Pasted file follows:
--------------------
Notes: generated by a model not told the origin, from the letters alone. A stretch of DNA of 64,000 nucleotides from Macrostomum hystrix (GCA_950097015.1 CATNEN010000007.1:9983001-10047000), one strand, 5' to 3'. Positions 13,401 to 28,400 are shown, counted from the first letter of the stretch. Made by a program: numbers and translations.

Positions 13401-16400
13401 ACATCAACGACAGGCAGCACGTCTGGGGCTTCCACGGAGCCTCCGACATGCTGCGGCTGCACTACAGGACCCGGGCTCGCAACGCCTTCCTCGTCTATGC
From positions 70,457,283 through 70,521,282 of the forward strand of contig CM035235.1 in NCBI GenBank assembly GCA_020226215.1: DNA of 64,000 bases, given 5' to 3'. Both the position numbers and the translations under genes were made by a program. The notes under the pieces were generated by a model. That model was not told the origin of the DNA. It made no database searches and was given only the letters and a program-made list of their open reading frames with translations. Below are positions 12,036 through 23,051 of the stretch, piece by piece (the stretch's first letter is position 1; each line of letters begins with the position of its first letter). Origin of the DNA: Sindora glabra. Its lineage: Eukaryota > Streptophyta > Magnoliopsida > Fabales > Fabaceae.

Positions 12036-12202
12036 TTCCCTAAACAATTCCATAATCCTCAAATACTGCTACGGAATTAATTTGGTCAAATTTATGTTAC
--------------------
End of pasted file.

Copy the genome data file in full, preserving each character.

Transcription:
Notes: generated by a model not told the origin, from the letters alone. A stretch of DNA of 64,000 nucleotides from Macrostomum hystrix (GCA_950097015.1 CATNEN010000007.1:9983001-10047000), one strand, 5' to 3'. Positions 13,401 to 28,400 are shown, counted from the first letter of the stretch. Made by a program: numbers and translations.

Positions 13401-16400
13401 ACATCAACGACAGGCAGCACGTCTGGGGCTTCCACGGAGCCTCCGACATGCTGCGGCTGCACTACAGGACCCGGGCTCGCAACGCCTTCCTCGTCTATGC
From positions 70,457,283 through 70,521,282 of the forward strand of contig CM035235.1 in NCBI GenBank assembly GCA_020226215.1: DNA of 64,000 bases, given 5' to 3'. Both the position numbers and the translations under genes were made by a program. The notes under the pieces were generated by a model. That model was not told the origin of the DNA. It made no database searches and was given only the letters and a program-made list of their open reading frames with translations. Below are positions 12,036 through 23,051 of the stretch, piece by piece (the stretch's first letter is position 1; each line of letters begins with the position of its first letter). Origin of the DNA: Sindora glabra. Its lineage: Eukaryota > Streptophyta > Magnoliopsida > Fabales > Fabaceae.

Positions 12036-12202
12036 TTCCCTAAACAATTCCATAATCCTCAAATACTGCTACGGAATTAATTTGGTCAAATTTATGTTAC